Oracle CEO, set to buy Sun, hails Java at conference

By , InfoWorld |  Development, java, JavaOne

Reassuring the Java community, Oracle CEO Larry Ellison pledged a commitment to Java technologies, including the budding JavaFX rich media extension to Java, on Tuesday morning at the JavaOne conference in San Francisco.

Oracle is in the process of buying Sun for $7.4 billion. Ellison was brought up on stage by Sun chairman and co-founder Scott McNealy, who even suggested Ellison's friendship with Apple CEO Steve Jobs might help get Java onto the Apple iPhone, something that Apple has not let happen despite Sun's interest in doing so.

[ For the full scoop on Oracle agrees to buy Sun for $7.4, see InfoWorld's special report | Stay up to date on more developments from the JavaOne conference. ]

"We see increased investments in Java coming from the Sun-Oracle combination and an expansion of the overall community and we're very excited about that," Ellison said.

Ellison said Oracle's middleware strategy "is based 100 percent on Java."

"Java was a very attractive platform for us because it was open and it allowed us to extend the platform," he said. "Our whole next generation of business applications, something we call the Fusion suite of applications, is built entirely on Java."

"We think it's going to be very attractive to our customers and to the community," Ellison said.

Ellison said Sun and James Gosling, Sun vice president and the founder of Java, have done a fantastic job inventing, expanding, and opening up Java and giving it to the world. "We're going to do more of the same," said Ellison.

He also gave a thumbs-up to JavaFX and expressed hope that JavaFX could supersede AJAX development because a lot of programmers do not want to program in AJAX.

"Going to JavaFX is going to allow us to build fantastic UIs in Java," said Ellison.

"We're very committed to seeing JavaFX exploited throughout Oracle and throughout Sun," Ellison said. He also said he would like to see OpenOffice group libraries based on JavaFX.

He also expressed intentions to aggressively develop Java applications for devices such as phones and netbooks. "There will be computers fundamentally based on Java and JavaFX, not only from Google but also from Sun," he said, referring to reports of netbooks to be based on Google Android and Java.

Sun at JavaOne unveiled JavaFX 1.2, featuring a cross-platform UI library and support for Real Time Streaming Protocol. The company also unveiled a JavaFX authoring tool now in a preview mode but due to ship by the end of the year.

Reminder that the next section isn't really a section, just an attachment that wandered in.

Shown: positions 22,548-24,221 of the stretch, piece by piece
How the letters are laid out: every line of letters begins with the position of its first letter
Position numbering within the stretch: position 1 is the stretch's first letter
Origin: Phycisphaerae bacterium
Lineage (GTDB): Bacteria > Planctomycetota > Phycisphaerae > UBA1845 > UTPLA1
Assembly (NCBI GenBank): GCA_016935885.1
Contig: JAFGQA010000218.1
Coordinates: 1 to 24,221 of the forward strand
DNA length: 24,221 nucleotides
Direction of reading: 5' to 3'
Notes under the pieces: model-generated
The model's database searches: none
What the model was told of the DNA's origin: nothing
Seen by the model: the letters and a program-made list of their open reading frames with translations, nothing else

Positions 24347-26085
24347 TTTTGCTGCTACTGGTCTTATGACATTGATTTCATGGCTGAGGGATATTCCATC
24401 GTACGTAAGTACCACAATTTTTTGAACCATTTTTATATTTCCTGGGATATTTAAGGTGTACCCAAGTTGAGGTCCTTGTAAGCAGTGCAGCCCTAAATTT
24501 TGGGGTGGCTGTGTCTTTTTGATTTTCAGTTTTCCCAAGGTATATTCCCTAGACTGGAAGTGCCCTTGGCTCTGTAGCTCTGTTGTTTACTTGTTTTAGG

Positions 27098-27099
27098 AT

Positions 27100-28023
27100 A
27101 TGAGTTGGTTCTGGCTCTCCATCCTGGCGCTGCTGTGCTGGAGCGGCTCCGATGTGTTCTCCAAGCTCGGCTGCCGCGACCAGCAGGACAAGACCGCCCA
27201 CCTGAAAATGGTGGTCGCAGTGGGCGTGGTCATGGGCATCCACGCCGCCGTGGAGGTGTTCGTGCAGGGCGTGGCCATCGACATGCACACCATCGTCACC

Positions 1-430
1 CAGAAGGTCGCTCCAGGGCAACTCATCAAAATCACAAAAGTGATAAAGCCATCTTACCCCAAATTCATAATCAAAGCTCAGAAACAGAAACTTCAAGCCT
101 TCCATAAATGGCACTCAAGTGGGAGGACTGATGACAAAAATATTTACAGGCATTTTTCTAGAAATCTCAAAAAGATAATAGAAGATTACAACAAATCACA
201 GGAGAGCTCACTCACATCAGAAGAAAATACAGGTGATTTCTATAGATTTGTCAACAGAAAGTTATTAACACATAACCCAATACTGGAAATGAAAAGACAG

Prior to introducing Ellison, McNealy said the planned merger was "absolutely a good thing."

While not mentioning the iPhone by name, McNealy noted there is a particular device that did not run Java. "There's a really great friendship that we might exploit here in the Java community between Larry and Steve. If you could just talk to him, Larry that would be just great," McNealy said.

McNealy said he and Ellison first had a conversation about Oracle and Sun joining together 20 years ago.

Prior to Ellison's appearance, Gosling was lauded for his work in creating Java. In an interview on Tuesday, though, Gosling was noncommittal as far as what his plans were post-merger. Asked if he would stay on at Sun after the merger, he said, "I have no idea."

"It depends how things go," Gosling said.

Attendees at JavaOne offered mixed reviews of the planned merger, with some expressing concerns about Oracle's open source intentions. Sun has offered software such as Java and the Solaris OS via open source.

"I think the end result [of the merger] will be a good thing as Oracle is a major user of Java technology," said Trygve Laugstol, CEO of Artekk, a Java-oriented consulting firm in Oslo, Norway. "I'm concerned about if they will keep Sun's current open source strategy as I see it as a critical part of the strategy for keeping the [Java] development sphere open, free and available for anyone to participate and compete."

Another attendee had similar concerns. "I'm just a little bit worried," about what Oracle will enable as far as source code and downloadable materials, said Robert Nowak, a software engineer.

But another attendee expressed relief. "It was reassuring to see Larry talking about an ongoing commitment to Java," said Ian Robertson, lead architect at Overstock.com

He was less impressed with the outlook for JavaFX as an industry player, though. "I think Sun may have missed the boat by a few years on JavaFX with [Adobe] Flex and Flash  out there," Robertson said.

As for the fate of the JavaOne conference itself, McNealy offered vague speculation about this year's event being the last but afterward said he did not know if the conference would continue in future years. It would continue if Sun remained an independent company, he said.

Sun at the event announced a beta release of its Java Store, to make available Java applications online. Monetization plans still are being ironed out, though.

"The objective of the store is very simple: it is to give the whole Java [community] access to the distribution that we've all built out," said Sun CEO Jonathan Schwartz.

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